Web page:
Seniors at the Columbia Heights Educational Center must pass a personal presentation of projects they have carried out in various classes. In January those were science and math; this month they were English and history or political science. Having spent fifteen years as a secondary school educator, I was so impressed with the school's program which requires the students to look back on projects they did and evaluate how they met the mission assigned, what they learned from challenges in that process, how their research related to social justice issues, as well as how succinctly they organized and verbally presented their analyses.
 
I was privileged to meet an extraordinary young lady who plans after graduation to begin her career in ballet. So her presentation for English was based on a literature course which because of her rehearsal scheduling needs she took at GW University. It focused on a paper which she had written for the class which analyzed Romantic Poetry.. She not only had politically relevant ideas about how the Rime of the Ancient Mariner was perhaps symbolically related to its period of British slavery voyages, but also reflected on using language for subtle purposes. It would be an understatement to say that I was impressed both by this surely soon to be star ballerina but also by the school's requirement for students to analyze their own growth and skills at presenting their work. These go way beyond valuing memorized facts.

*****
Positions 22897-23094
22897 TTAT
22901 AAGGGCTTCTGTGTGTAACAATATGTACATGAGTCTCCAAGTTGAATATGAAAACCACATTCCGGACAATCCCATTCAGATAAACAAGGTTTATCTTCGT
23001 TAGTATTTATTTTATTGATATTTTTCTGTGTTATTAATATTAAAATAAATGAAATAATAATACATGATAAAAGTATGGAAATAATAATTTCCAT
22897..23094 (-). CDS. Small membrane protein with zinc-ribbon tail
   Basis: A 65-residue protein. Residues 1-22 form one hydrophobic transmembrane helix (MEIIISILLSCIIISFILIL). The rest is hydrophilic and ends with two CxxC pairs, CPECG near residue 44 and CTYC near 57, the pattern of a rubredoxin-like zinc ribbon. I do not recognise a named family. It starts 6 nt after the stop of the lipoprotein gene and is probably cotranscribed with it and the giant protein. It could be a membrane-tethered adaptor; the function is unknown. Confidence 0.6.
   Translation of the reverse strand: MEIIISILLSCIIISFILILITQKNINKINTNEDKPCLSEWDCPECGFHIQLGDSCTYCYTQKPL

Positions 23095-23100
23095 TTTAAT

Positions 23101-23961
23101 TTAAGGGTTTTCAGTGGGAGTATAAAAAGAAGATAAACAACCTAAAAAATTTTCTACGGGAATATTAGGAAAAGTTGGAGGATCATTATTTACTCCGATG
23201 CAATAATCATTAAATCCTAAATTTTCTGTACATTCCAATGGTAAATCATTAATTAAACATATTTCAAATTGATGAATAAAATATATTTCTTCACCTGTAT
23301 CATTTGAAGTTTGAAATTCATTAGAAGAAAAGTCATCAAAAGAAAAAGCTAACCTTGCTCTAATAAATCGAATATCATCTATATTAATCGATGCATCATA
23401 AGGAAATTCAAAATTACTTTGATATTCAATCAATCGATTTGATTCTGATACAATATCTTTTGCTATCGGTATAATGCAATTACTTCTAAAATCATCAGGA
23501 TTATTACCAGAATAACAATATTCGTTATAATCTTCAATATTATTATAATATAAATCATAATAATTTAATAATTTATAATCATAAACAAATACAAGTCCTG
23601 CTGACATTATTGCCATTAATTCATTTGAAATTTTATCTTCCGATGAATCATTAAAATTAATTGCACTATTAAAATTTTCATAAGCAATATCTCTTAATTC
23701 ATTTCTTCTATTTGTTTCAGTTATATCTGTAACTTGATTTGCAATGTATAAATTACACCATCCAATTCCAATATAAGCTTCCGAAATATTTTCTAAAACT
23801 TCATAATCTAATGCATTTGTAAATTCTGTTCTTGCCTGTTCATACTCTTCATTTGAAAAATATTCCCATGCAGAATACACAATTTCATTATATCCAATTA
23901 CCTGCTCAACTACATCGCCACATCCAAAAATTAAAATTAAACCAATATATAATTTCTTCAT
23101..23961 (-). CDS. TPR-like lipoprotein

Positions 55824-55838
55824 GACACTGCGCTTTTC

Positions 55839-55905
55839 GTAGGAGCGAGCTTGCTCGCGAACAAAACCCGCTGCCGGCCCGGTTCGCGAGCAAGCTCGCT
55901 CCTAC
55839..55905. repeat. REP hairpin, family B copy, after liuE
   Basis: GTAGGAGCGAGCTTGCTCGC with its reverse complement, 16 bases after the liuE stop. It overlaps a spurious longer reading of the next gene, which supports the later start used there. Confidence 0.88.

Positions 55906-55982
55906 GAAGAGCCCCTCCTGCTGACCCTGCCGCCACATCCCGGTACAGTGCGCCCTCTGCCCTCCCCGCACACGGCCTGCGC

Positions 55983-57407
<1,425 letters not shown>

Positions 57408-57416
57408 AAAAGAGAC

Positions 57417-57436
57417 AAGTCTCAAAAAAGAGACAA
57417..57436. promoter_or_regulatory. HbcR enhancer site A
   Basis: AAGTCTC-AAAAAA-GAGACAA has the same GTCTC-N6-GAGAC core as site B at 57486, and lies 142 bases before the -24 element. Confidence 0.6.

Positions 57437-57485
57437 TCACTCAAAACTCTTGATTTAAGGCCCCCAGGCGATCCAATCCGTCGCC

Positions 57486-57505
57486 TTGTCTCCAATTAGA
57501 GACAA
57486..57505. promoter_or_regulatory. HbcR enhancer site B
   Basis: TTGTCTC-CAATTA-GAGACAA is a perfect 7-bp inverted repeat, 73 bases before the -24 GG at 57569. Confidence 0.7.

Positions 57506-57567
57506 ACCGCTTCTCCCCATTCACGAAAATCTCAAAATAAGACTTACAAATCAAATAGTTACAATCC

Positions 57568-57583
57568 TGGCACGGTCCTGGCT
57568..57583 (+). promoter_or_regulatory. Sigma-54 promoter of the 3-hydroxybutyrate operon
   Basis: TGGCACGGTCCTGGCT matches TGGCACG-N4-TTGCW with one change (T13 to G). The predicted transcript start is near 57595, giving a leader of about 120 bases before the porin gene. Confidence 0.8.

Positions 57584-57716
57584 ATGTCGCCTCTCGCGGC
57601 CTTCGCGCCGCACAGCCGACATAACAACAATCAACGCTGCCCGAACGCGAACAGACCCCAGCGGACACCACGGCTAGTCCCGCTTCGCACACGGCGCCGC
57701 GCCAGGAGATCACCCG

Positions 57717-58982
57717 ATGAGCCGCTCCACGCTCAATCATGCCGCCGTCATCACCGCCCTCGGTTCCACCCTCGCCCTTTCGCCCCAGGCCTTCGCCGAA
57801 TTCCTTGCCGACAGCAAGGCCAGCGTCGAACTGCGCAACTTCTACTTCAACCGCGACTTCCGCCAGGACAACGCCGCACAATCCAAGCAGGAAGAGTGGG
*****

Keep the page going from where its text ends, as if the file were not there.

Written by Honorary Member Donna Smith